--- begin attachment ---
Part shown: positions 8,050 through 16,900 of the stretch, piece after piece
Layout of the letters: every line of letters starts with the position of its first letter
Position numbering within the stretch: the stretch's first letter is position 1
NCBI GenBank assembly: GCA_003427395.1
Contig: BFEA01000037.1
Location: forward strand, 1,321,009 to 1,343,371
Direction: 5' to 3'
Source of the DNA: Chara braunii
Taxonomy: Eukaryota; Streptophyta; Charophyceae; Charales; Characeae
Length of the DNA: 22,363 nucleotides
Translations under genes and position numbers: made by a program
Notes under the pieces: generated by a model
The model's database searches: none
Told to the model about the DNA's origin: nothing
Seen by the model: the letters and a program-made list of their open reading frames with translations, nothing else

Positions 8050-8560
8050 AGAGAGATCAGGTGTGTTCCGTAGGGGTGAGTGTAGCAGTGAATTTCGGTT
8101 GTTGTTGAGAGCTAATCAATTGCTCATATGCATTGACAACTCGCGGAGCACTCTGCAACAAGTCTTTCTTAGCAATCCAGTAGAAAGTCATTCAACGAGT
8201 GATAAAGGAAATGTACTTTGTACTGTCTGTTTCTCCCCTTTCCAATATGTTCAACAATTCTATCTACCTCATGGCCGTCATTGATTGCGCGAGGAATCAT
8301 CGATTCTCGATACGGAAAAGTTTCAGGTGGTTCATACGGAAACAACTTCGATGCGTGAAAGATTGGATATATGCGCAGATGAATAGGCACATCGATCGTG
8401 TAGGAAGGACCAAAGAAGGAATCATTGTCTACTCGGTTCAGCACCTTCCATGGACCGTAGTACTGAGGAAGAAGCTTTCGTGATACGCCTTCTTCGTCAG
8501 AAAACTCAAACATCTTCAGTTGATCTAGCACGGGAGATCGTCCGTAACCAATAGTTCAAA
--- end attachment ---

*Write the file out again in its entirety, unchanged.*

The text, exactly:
Part shown: positions 8,050 through 16,900 of the stretch, piece after piece
Layout of the letters: every line of letters starts with the position of its first letter
Position numbering within the stretch: the stretch's first letter is position 1
NCBI GenBank assembly: GCA_003427395.1
Contig: BFEA01000037.1
Location: forward strand, 1,321,009 to 1,343,371
Direction: 5' to 3'
Source of the DNA: Chara braunii
Taxonomy: Eukaryota; Streptophyta; Charophyceae; Charales; Characeae
Length of the DNA: 22,363 nucleotides
Translations under genes and position numbers: made by a program
Notes under the pieces: generated by a model
The model's database searches: none
Told to the model about the DNA's origin: nothing
Seen by the model: the letters and a program-made list of their open reading frames with translations, nothing else

Positions 8050-8560
8050 AGAGAGATCAGGTGTGTTCCGTAGGGGTGAGTGTAGCAGTGAATTTCGGTT
8101 GTTGTTGAGAGCTAATCAATTGCTCATATGCATTGACAACTCGCGGAGCACTCTGCAACAAGTCTTTCTTAGCAATCCAGTAGAAAGTCATTCAACGAGT
8201 GATAAAGGAAATGTACTTTGTACTGTCTGTTTCTCCCCTTTCCAATATGTTCAACAATTCTATCTACCTCATGGCCGTCATTGATTGCGCGAGGAATCAT
8301 CGATTCTCGATACGGAAAAGTTTCAGGTGGTTCATACGGAAACAACTTCGATGCGTGAAAGATTGGATATATGCGCAGATGAATAGGCACATCGATCGTG
8401 TAGGAAGGACCAAAGAAGGAATCATTGTCTACTCGGTTCAGCACCTTCCATGGACCGTAGTACTGAGGAAGAAGCTTTCGTGATACGCCTTCTTCGTCAG
8501 AAAACTCAAACATCTTCAGTTGATCTAGCACGGGAGATCGTCCGTAACCAATAGTTCAAA